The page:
Selling performance computing. The Gospel 2015 edition

On August 27, 2013, I wrote How to sell performance computing in 2013 . Here is an update for 2015.

How to sell performance solutions 2015

1 Make User Experience a priority
2 Listen
3 Know whom you want to please
4 Be different: resist the hype temptations
5 Offer the best there is in technology, wherever you find it
6 Offer Open Ended Performance  Solutions, not products (see Note 1)
7 Generate and collect "Aha" testimonials
8 Seed for follow up business
Demographics, Behavior and Goals for, Ahrono Consulting Services  Prospects

How to Start a Startup at Stanford University 

Fall 2014 Stanford offered the CS183B  class on line that  " is designed to be a sort of one-class business course for people who want to start startups.

The successful founders must become the best sales people

Here is a quote from Tyler Bosmeny talk at Stanford
I'm the CEO of Clever.  I was about to start at a hedge fund, but at the last second a friend of mine roped me into joining his startup to do sales, which I knew nothing about. I had to figure it out on the fly. I spent a couple of years there figuring out sales for this very early stage company. When it came time to start Clever, I started Clever with two co-founders who were very technical and very product oriented. We wanted to build this product for schools and I thought that experience would have no relevancy whatsoever. It turns out that what I picked up while doing sales at this previous job has been a huge part of what’s made Clever grow so quickly today.
A quick background on Clever: we build software for schools.

 The Bosmeny-zation of sales for 2015 statup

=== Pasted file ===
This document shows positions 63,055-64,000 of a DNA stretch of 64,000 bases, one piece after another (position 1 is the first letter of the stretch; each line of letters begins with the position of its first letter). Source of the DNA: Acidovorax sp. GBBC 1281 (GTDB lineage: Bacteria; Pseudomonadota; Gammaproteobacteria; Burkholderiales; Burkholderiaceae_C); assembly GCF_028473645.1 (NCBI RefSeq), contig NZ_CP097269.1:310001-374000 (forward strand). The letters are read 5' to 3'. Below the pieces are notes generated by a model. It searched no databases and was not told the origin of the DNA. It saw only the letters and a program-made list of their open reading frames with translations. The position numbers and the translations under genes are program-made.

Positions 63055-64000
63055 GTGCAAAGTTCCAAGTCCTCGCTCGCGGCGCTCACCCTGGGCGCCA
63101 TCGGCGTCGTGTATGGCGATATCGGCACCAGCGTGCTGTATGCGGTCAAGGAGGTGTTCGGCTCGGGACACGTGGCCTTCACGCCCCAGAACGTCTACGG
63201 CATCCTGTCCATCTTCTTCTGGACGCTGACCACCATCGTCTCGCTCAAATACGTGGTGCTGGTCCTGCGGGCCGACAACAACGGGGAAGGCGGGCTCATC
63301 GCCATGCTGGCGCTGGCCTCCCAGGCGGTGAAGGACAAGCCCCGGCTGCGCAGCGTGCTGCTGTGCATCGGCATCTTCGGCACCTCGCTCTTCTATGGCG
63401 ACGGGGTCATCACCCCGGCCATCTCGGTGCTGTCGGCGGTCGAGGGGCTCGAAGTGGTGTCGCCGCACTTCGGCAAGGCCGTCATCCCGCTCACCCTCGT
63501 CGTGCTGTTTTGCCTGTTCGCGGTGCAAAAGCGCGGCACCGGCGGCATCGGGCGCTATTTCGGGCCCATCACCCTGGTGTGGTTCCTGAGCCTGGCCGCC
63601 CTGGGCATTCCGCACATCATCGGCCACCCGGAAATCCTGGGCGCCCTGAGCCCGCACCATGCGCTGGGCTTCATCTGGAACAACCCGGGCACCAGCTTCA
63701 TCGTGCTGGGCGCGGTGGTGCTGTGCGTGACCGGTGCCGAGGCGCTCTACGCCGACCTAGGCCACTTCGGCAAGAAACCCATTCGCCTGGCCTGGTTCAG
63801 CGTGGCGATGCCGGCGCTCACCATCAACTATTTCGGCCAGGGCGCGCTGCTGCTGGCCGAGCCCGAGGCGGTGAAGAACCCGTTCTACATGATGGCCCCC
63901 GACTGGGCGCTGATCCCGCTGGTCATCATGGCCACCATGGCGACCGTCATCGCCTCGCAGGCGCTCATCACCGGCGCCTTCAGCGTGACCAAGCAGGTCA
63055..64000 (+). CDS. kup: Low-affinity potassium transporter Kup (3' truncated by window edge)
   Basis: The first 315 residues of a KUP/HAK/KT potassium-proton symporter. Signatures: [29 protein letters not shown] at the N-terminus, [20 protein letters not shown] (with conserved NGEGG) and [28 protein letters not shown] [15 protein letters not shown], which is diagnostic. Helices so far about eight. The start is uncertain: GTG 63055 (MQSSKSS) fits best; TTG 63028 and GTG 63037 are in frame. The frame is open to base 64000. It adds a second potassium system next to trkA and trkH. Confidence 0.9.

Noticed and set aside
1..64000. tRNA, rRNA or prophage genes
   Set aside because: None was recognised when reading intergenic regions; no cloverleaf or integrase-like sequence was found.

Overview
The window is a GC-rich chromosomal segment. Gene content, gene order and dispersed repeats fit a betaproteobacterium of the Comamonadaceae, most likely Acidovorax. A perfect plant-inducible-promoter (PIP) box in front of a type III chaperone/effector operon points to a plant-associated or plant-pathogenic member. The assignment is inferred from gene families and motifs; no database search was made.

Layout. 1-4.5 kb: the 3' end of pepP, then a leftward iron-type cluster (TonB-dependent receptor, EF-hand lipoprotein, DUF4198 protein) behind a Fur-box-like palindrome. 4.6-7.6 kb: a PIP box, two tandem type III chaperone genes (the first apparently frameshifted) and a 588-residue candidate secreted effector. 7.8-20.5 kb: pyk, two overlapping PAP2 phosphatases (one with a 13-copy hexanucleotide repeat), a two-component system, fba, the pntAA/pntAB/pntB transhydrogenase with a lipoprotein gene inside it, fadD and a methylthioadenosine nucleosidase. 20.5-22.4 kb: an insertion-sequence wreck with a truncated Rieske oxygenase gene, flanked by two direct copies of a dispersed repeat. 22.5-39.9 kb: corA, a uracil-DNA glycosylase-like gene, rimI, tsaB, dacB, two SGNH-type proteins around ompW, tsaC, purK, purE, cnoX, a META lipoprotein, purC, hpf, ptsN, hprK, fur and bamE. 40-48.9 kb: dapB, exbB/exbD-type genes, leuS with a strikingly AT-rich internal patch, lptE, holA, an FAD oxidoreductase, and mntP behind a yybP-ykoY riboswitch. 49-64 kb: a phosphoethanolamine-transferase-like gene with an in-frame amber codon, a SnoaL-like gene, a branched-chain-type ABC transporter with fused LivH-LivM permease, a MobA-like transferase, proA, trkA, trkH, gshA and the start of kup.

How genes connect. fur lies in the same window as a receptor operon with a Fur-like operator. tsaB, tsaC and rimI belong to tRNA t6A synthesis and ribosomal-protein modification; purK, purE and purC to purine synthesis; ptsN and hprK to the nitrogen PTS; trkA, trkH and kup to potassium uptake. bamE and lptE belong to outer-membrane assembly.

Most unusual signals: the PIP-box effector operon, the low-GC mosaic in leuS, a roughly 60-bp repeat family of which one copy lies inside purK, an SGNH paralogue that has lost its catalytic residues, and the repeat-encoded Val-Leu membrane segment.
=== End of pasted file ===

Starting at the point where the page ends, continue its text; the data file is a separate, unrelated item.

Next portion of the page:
I had no option but to invent this word, - inspired by Tyler Bosmeny - because starting from 2015 the definition of sales in high tech and this zero-to-one world described by Peter Thiel. The Bosmeny vision on sales is in great part an inspiration from Y Combinator's  (YC) way to do business
  1. What I've learned is that when it comes to "hiring the sales people," as a founder, the reality is that it's you.
  2. As a founder you have some unique advantages that make it possible for you to be really, really good at sales
    1. You know the product
    2. You know the industry
  3. Attend conferences as a speaker
  4. Use personal networks
  5. Do cold emails
  6. Use only one takeaway, fitting the prospect. Two may be too much
  7. Talk maximum 30% of time, listen minimum 70% of the time
  8. Don't accept free trials. Just offer a 30-60 day opt out clause in a yearly contract
  9. Don't accept contract conditional to an one off request for a feature; but offer to include this feature if more customers ask for it
  10. Elephants: startups who want to reach 100 million in sales by selling a $100,000 per year to 1,000 customers
  11. Rabbits: startups who want to reach 100 million in sales by selling a $1,000 per year to 100,000 customers 
  12. You can't spend the same amount of time and people resources (per prospect) selling to Elephants versus Rabbits 
  13. Your goal should be to get people to a yes or no as quickly as you can
    1. Use red lining, meaning send an agreement for their lawyers to look at.

Note (1) 12/30/2014

Offer Open Ended Performance  Solutions, not products

In performance computing  the definition of a product is usually a building block for many solutions. Look at (the Big Data company). I guess there are a few cases where a customer just buys a product

Using these products, Palantir  sells mostly solutions,  They reached $ 1 billion in sales this way. Some customers may buy the products, but unless they are highly sophisticated users - which the vast majority of prospects aren't - they need to buy consulting services. A complete proposal will include everything needed for buyer to accomplish what she really needs, and not what we think she must have.


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